Performance Processor: Content Creation
Processor performance: CineBench 11.5
CINEBENCH is a real-world cross platform test suite that evaluates your computer's performance capabilities. CINEBENCH is based on MAXON's animation software CINEMA 4D, which is used extensively by studios and production houses worldwide for 3D content creation. MAXON software has been used in blockbuster movies such as Spider-Man, Star Wars, The Chronicles of Narnia and many more. This test scenario uses all of your system's processing power to render a photorealistic 3D scene (from the viral "No Keyframes" animation by AixSponza). This scene makes use of various different algorithms to stress all available processor cores.
The Cinema 4D engine can use systems with up to 64 processor threads which makes it rather future proof and also excellent for multi-core processors. The test scene contains approximately 2,000 objects containing more than 300,000 total polygons and uses sharp and blurred reflections, area lights and shadows, procedural shaders, antialiasing, and much more. The result is given in points. The higher the number, the faster the processor. In these charts we show you several CPUs and platforms. So the motherboard is being tested with a Core i7 6700K.
Processor Performance: FryRender
FryRender is a benchmarking framework for everyone, not just for 3D users; anyone out there, from hardware integrators or hardware reviewers to die-hard gamers. Since its conception, FryRender has been designed with the aim of being the most muscled engine in its category. As a result, and after several years of intense development, FryRender's core doesn't let a single CPU cycle be wasted. Its routines have been written to be cache efficient, and to take the maximum advantage possible of the new multi-threading capabilities present in modern CPU architectures.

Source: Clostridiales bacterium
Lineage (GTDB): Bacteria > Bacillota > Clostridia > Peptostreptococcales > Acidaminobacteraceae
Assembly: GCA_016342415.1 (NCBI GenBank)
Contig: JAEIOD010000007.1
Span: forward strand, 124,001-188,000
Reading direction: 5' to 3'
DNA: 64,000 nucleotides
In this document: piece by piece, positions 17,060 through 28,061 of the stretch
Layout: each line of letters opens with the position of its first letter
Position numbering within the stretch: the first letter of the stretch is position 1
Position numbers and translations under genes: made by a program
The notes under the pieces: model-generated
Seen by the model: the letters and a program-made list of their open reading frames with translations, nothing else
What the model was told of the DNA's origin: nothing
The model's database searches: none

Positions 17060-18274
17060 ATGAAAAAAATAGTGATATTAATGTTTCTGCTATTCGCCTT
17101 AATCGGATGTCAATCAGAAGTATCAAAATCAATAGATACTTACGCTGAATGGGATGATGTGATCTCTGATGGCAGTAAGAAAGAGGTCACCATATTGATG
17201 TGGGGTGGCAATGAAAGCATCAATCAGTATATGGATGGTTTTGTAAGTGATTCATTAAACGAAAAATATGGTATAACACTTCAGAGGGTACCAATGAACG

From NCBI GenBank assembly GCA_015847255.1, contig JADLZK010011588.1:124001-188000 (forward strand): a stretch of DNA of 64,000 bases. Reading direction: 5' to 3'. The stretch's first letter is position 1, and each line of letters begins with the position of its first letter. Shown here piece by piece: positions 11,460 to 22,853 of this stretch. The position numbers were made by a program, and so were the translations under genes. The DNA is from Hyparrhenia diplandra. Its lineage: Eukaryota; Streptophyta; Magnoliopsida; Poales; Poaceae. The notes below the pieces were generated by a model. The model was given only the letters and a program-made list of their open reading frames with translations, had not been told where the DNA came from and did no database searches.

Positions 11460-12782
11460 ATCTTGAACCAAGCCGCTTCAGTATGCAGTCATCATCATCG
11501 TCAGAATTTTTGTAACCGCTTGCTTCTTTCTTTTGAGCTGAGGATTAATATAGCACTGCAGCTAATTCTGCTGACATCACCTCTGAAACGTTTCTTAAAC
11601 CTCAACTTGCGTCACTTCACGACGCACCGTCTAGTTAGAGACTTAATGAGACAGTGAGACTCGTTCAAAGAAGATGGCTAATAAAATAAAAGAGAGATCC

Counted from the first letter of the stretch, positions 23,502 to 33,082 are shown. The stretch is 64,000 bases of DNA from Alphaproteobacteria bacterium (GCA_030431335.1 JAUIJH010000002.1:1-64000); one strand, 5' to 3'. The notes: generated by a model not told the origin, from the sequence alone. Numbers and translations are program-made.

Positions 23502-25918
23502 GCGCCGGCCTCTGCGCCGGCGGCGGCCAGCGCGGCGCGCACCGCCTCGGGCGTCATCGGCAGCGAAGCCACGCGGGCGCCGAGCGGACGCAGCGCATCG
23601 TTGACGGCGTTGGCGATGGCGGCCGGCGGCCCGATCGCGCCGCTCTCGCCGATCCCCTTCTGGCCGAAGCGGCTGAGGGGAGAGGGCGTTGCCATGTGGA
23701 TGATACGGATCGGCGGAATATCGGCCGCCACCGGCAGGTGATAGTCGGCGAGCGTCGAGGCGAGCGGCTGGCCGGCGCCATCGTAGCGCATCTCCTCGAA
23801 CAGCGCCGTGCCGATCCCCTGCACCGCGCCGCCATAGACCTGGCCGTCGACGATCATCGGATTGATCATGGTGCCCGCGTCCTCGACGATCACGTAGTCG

Being a highly-optimized and extremely math-intensive application (mostly in floating-point) which makes a very efficient use of the system's cache, we think that FryRender is the near perfect tool for measuring "how much brute computational power" a computer is able to deliver. BTW we are testing at reference 2,133 MHz DDR4 memory speeds, however we also have some 3,200 MHz DDR4 memory kits at hand. In the memory section I'll show you that. But Fryrender does a LOT of stuff in memory, as such this is an excellent showcase of what the increase to 3,200 MHz memory can and do mean.